Disk Provisioning on Google Cloud Platform (GCP)


If you are running on GKE, visit Portworx on GKE.

The steps below will help you enable dynamic provisioning of Portworx volumes in your GCP cluster.

Prerequisites

Key-value store

Portworx uses a key-value store for it’s clustering metadata. Please have a clustered key-value database (etcd or consul) installed and ready. For etcd installation instructions refer this doc.

Firewall

Ensure ports 9001-9015 are open between the nodes that will run Portworx. Your nodes should also be able to reach the port KVDB is running on (for example etcd usually runs on port 2379).

Create a GCP cluster

To manage and auto provision GCP disks, Portworx needs access to the GCP Compute Engine API. There are two ways to do this.

Using instance priviledges

Give your instances priviledges to access the GCP API server. This is the preferred method since it requires the least amount of setup on each instance.

Using an account file

Alternatively, you can give Portworx access to the GCP API server via an account file and environment variables. First, you will need to create a service account in GCP and download the account file.

  1. Create a service account in the “Service Account” section that has the Compute Engine admin role.
  2. Go to IAM & admin -> Service Accounts -> (Instance Service Account) -> Select “Create Key” and download the .json file

This json file needs to be made available on any GCP instance that will run Portworx. Place this file under a /etc/pwx/ directory on each GCP instance. For example, /etc/pwx/gcp.json.

Install

If you used an account file above, you will have to configure the PX installation arguments to access this file by way of it’s environmnet variables. In the installation arguments for PX, pass in the location of this file via the environment variable GOOGLE_APPLICATION_CREDENTIALS. For example, use -e GOOGLE_APPLICATION_CREDENTIALS=/etc/pwx/gcp.json.

If you installing on Kuberenetes, you can use a secret to mount /etc/pwx/gcp.json into the Portworx Daemonset and then expose GOOGLE_APPLICATION_CREDENTIALS as an env in the Daemonset.

Follow these instructions to install Portworx based on your container orchestration environment.

Disk template

Portworx takes in a disk spec which gets used to provision GCP persistent disks dynamically.

A GCP disk template defines the Google persistent disk properties that Portworx will use as a reference. There are 2 ways you can provide this template to Portworx.

1. Using a template specification

The spec follows the following format:

"type=<GCP disk type>,size=<size of disk>"
  • type: Following two types are supported
    • pd-standard
    • pd-ssd
  • size: This is the size of the disk in GB

See GCP disk for more details on above parameters.

Examples:

  • "type=pd-ssd,size=200"
  • "type=pd-standard,size=200", "type=pd-ssd,size=100"

2. Using existing GCP disks as templates

You can also reference an existing GCP disk as a template. On every node where PX is brought up as a storage node, a new GCP disk(s) identical to the template will be created.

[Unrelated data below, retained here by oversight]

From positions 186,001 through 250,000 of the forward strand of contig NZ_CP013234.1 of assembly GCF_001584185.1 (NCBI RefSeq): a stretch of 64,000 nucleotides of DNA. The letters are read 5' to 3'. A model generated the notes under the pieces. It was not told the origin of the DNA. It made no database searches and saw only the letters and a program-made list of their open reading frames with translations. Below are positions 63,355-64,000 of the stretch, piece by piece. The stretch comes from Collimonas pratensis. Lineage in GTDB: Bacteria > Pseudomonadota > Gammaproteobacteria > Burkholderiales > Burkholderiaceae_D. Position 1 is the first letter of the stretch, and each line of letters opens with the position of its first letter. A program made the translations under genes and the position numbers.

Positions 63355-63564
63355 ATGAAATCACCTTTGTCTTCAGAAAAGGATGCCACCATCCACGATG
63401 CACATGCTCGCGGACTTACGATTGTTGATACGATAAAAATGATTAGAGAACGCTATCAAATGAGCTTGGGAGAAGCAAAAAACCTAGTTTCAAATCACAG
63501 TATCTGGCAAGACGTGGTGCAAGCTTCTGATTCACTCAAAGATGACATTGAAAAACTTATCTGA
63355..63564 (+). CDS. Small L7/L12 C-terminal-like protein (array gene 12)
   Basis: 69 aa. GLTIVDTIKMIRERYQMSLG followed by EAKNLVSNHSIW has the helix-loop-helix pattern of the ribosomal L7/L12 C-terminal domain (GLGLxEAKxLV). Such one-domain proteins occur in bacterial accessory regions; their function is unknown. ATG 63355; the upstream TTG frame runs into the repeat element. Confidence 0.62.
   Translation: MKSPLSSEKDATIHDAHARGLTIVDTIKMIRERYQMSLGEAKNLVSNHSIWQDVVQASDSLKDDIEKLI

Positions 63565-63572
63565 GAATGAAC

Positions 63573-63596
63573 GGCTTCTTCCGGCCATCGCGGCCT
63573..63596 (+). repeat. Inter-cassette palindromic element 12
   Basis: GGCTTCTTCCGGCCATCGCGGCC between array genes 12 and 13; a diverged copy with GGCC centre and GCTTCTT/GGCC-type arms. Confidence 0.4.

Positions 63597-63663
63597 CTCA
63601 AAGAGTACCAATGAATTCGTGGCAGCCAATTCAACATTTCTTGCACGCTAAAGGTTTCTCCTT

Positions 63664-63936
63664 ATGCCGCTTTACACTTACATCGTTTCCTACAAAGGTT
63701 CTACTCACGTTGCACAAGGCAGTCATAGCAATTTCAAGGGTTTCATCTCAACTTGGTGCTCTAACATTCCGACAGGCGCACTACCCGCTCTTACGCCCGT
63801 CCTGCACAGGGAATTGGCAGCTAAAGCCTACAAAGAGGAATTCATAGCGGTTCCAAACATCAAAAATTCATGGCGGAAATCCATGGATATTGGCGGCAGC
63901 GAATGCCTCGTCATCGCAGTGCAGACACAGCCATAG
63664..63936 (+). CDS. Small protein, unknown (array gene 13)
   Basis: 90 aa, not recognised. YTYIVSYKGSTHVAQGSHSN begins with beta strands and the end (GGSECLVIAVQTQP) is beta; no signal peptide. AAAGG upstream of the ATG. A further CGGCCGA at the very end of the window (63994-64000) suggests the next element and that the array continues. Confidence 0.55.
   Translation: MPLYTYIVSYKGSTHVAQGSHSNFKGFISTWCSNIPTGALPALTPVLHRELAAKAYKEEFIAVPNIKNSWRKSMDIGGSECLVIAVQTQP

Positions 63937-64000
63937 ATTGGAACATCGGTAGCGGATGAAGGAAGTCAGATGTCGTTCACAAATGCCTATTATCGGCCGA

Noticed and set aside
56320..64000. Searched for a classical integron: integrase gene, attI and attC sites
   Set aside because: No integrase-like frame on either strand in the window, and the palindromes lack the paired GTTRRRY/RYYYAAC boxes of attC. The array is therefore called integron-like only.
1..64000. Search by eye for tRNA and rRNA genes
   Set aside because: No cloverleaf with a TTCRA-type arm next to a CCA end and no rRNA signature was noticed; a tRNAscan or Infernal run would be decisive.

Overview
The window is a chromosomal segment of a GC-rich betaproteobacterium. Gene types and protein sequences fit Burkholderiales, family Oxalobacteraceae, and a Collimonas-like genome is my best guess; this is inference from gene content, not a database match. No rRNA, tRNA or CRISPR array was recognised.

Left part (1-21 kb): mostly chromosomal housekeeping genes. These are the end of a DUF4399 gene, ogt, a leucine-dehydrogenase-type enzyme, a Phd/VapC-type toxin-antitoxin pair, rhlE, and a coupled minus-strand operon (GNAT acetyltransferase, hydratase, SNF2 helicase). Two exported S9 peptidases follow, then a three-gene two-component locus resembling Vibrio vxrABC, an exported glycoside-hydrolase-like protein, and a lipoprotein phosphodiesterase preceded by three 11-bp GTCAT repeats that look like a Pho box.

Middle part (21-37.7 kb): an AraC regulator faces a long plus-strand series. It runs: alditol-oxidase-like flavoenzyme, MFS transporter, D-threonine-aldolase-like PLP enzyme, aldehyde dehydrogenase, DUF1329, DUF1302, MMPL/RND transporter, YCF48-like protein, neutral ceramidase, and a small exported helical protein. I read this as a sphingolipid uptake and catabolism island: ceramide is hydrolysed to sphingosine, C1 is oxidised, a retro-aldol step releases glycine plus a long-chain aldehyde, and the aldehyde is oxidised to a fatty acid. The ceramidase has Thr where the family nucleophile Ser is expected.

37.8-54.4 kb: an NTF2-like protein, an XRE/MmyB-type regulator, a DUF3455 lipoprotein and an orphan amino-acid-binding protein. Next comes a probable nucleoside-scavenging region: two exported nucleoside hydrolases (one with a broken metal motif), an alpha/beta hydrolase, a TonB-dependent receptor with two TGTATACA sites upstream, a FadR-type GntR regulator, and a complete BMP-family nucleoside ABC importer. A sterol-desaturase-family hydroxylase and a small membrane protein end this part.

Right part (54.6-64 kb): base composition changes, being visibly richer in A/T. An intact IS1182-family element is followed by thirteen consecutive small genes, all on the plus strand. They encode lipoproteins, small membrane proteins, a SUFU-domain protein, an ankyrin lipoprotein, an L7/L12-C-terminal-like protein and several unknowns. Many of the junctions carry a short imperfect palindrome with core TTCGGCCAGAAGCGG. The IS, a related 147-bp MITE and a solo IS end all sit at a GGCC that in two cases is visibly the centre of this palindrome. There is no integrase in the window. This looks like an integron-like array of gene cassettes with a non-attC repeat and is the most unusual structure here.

For example, if you created a template GCP disk called px-disk-template-1, you can pass this in to PX as a parameter as a storage device.

Ensure that these disks are created in the same zone as the GCP node group.

Limiting storage nodes

PX allows you to create a heterogenous cluster where some of the nodes are storage nodes and rest of them are storageless.

You can specify the number of storage nodes in your cluster by setting the max_storage_nodes_per_zone input argument. This instructs PX to limit the number of storage nodes in one zone to the value specified in max_storage_nodes_per_zone argument. The total number of storage nodes in your cluster will be

Total Storage Nodes = (Num of Zones) * max_storage_nodes_per_zone.

While planning capacity for your auto scaling cluster make sure the minimum size of your cluster is equal to the total number of storage nodes in PX. This ensures that when you scale up your cluster, only storage less nodes will be added. While when you scale down the cluster, it will scale to the minimum size which ensures that all PX storage nodes are online and available.

You can always ignore the max_storage_nodes_per_zone argument. When you scale up the cluster, the new nodes will also be storage nodes but while scaling down you will loose storage nodes causing PX to loose quorum.

Examples:

  • "-s", "type=gp2,size=200", "-max_storage_nodes_per_zone", "1"

For a cluster of 6 nodes spanning 3 zones (us-east-1a,us-east-1b,us-east-1c), in the above example PX will have 3 storage nodes (one in each zone) and 3 storage less nodes. PX will create a total 3 disks of size 200 each and attach one disk to each storage node.

  • "-s", "type=gp2,size=200", "-s", "type=io1,size=100,iops=1000", "-max_storage_nodes_per_zone", "2"

For a cluster of 9 nodes spanning 2 zones (us-east-1a,us-east-1b), in the above example PX will have 4 storage nodes and 5 storage less nodes. PX will create a total of 8 disks (4 of size 200 and 4 of size 100). PX will attach a set of 2 disks (one of size 200 and one of size 100) to each of the 4 storage nodes.


Last edited: Tuesday, Dec 4, 2018